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Family’s dismay at sentence given to speeding driver who caused death of cyclist

The family of a cyclist who was killed by a speeding driver have voiced their dismay at the sentence given by a judge.

7 September 2020

David McSkimming was given a suspended six-month prison sentence and 250 hours community service at Birmingham Crown Court on Friday, 4 September, 2020, after he admitted causing death by careless driving. 
 
McSkimming caused the death of 51-year-old Anthony Satterthwaite on 22 December, 2018, when he drove at 59mph on a bend on the 40mph Eastcote Lane in Solihull.
 
He collided with Mr Satterthwaite, who was cycling in the opposite direction. Mr Satterthwaite was trapped beneath McSkimming’s Porsche Boxster and died at the scene.
 
Mr Satterthwaite’s wife and parents say the sentence given to McSkimming, of Gainsborough Crescent, Knowle, is “totally inadequate”.
 
Wendy Satterthwaite said:
 
“The family had very justifiable expectations of a fair and honest sentencing decision in respect of a much loved and irreplaceable member of our family who was killed on 22 December, 2018.  This did not happen.  The judge handed out a totally inadequate sentence - six months, suspended for two years and 250 hours community service to a driver who killed a totally innocent cyclist in a most violent and cruel way. 
 
“Anthony suffered horrendous injuries.  All of this was deemed less important than the psychological effects on the Defendant’s son and his career. This decision has left the family totally traumatised and is one we cannot come to terms with.  
 
“You have to question who the real victims are here.  It made us feel that the sympathy was heavily weighted in favour of the Defendant and the effects on his career and his family.
 
“The sentence in our case was far too lenient and has left us feeling it was an insult to Anthony and all he had achieved in life and has totally destroyed our faith in the justice system.  What kind of message does this paltry sentence send to others about death on the road?  A flawed justice system has allowed McSkimming to walk free.”
 
She added:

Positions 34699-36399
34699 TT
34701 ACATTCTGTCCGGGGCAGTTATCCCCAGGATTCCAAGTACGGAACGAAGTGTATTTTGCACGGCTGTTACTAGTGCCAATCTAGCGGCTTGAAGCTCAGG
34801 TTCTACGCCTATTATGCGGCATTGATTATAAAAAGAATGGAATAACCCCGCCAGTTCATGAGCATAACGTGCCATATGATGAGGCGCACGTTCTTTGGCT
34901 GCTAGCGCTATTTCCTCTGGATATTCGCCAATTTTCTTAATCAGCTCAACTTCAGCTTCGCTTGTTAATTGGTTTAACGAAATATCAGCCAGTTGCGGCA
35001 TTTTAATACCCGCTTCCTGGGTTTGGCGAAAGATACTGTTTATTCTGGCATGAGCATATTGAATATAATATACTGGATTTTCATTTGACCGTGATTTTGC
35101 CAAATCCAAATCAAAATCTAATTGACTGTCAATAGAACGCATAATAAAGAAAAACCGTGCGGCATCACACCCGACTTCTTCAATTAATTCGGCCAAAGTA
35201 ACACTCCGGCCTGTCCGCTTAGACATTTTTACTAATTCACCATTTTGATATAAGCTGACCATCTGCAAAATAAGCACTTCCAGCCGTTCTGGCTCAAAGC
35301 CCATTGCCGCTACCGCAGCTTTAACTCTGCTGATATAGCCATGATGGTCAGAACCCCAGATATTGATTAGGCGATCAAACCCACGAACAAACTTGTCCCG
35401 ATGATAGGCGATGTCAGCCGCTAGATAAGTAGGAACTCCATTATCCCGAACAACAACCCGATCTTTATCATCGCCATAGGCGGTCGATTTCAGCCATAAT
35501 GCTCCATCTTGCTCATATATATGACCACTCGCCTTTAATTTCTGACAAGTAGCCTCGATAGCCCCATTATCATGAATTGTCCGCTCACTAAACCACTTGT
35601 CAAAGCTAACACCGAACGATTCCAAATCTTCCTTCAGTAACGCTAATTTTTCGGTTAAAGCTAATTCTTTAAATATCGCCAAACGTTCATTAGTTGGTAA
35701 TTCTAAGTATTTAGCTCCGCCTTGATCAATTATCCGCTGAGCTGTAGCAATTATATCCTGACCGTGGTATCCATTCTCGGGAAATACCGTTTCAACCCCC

“We feel that the justice system has failed Anthony and there is absolutely nothing we can do about it.
 
“The sentence that was passed was wholly and morally wrong and the sad fact is, Anthony’s passing will be just another statistic of death on the road.
 
“The guidelines seem so inflexible for the victims. We had to read edited versions of our original Victim Personal Impact Statements with little justification.”
 
Wendy is represented by Leigh Day solicitors, who specialise in serious injuries caused to cyclists by motorists
 
Leigh Day Partner Grant Incles, who heads the serious cycling injuries team, said:
 
“Our hearts truly go out to the family of Anthony Satterthwaite who lost his life whilst cycling. 
 
“The family are understandably angered that our criminal justice system allows for such patently unjust sentencing where road traffic offences occur, particularly in cases like this where it is apparent to most people that the offence was so much more than any momentary lapse in concentration. 
 
“Sadly, we see this all too often and it is not hard to understand why families often feel that the justice system only compounds the devastation of losing a loved one, instead of offering some sort of comfort by handing down a punishment that at least attempts to reflect the seriousness of the offence. A serious re-consideration as to how such cases are prosecuted by the courts is long overdue.”

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